The RSE for job vacancies is relatively large due to the underlying variability. That is, the number of job vacancies can vary considerably from business to business, and for any business it can vary considerably from month to month, and so a very large sample would be required to measure job vacancies with high precision. In the table below, the estimated RSE for job vacancies for 2004–05 of 5.5% represents a decrease from 6.8% for 2003–04. This was not due to an improvement in survey methodology, but rather due to an increase in the number of vacancies, which has made the error smaller in relative terms.
TABLE 12.1: RELATIVE STANDARD ERRORS (RSE) FOR SELECTED INDICATORS (a)
REVISIONS TO DATA
One measurable component of statistical accuracy is revisions to data made after initial publication, resulting from additional information becoming available. Revisions are generally measured by their size and frequency over time.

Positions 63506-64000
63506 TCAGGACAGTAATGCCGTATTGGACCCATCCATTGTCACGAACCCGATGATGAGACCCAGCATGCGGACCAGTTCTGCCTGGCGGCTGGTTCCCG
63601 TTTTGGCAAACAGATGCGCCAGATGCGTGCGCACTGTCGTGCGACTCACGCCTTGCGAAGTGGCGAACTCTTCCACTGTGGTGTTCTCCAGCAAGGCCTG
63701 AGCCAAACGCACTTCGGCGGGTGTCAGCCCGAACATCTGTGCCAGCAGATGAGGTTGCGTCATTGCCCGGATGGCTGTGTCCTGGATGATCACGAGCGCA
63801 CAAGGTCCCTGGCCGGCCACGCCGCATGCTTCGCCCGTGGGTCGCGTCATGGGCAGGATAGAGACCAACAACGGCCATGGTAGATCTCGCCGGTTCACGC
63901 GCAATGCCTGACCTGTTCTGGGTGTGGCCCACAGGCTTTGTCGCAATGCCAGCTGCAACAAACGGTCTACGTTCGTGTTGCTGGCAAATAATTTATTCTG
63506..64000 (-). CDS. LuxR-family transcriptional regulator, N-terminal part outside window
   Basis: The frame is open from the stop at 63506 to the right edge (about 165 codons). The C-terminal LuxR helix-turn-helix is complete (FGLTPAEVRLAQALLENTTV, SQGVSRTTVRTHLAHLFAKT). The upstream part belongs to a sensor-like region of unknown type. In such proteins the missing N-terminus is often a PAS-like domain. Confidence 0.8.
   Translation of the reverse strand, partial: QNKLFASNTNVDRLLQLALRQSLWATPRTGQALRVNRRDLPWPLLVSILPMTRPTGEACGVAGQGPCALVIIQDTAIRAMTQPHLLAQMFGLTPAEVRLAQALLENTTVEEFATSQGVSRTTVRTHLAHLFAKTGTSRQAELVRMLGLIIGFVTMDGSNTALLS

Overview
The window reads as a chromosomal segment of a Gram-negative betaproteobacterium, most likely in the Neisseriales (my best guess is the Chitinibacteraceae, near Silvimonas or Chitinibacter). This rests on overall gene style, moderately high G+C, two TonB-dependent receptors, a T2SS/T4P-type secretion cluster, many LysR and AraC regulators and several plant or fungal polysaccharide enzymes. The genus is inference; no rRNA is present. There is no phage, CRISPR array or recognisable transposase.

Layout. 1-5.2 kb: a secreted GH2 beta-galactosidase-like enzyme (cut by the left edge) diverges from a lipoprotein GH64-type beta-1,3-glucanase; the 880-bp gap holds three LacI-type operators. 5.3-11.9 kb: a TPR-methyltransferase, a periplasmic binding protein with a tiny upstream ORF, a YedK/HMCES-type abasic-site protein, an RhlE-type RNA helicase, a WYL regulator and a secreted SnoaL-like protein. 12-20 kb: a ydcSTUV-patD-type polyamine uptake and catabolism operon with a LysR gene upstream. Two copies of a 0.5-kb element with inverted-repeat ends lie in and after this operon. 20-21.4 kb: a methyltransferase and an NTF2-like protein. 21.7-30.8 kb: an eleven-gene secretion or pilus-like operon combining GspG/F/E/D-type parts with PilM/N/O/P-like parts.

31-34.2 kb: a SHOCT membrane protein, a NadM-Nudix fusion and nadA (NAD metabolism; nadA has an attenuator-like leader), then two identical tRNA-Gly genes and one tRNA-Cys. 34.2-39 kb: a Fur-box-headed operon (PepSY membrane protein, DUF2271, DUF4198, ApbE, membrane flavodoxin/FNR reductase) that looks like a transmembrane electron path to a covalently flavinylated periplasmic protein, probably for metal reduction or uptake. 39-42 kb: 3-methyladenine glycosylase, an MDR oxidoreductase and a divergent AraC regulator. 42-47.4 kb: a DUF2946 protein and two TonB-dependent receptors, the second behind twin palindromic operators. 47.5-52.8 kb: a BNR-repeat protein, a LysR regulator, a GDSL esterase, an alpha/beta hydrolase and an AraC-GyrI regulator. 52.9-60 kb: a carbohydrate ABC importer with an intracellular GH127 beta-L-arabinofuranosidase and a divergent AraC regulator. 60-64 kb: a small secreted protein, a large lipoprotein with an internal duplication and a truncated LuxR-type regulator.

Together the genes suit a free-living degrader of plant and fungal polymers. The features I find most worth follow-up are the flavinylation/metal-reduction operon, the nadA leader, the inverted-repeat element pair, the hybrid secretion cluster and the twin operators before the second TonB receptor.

Revisions are applied to statistical series to ensure that there is an appropriate balance between accuracy and timeliness in the release of statistics. Revisions could be avoided – but this would mean that either the release of statistics is substantially delayed, or that any inaccuracies subsequently discovered in released statistics are not corrected. The ABS aims to maximise the overall quality of the released statistics by releasing accurate statistics in a timely manner, while subsequently improving the accuracy through revisions as new data becomes available. It is also ABS policy to inform users of any significant revisions and, where appropriate, to revise past time series and advise users accordingly.
The tables below provide, for two key series, the mean revision and the mean absolute revision for the past six years. The mean revision shows the percentage difference between the first estimate published, and that estimate one year later, averaged over the four quarters for the year. The mean absolute revision shows the average absolute values of the mean revision.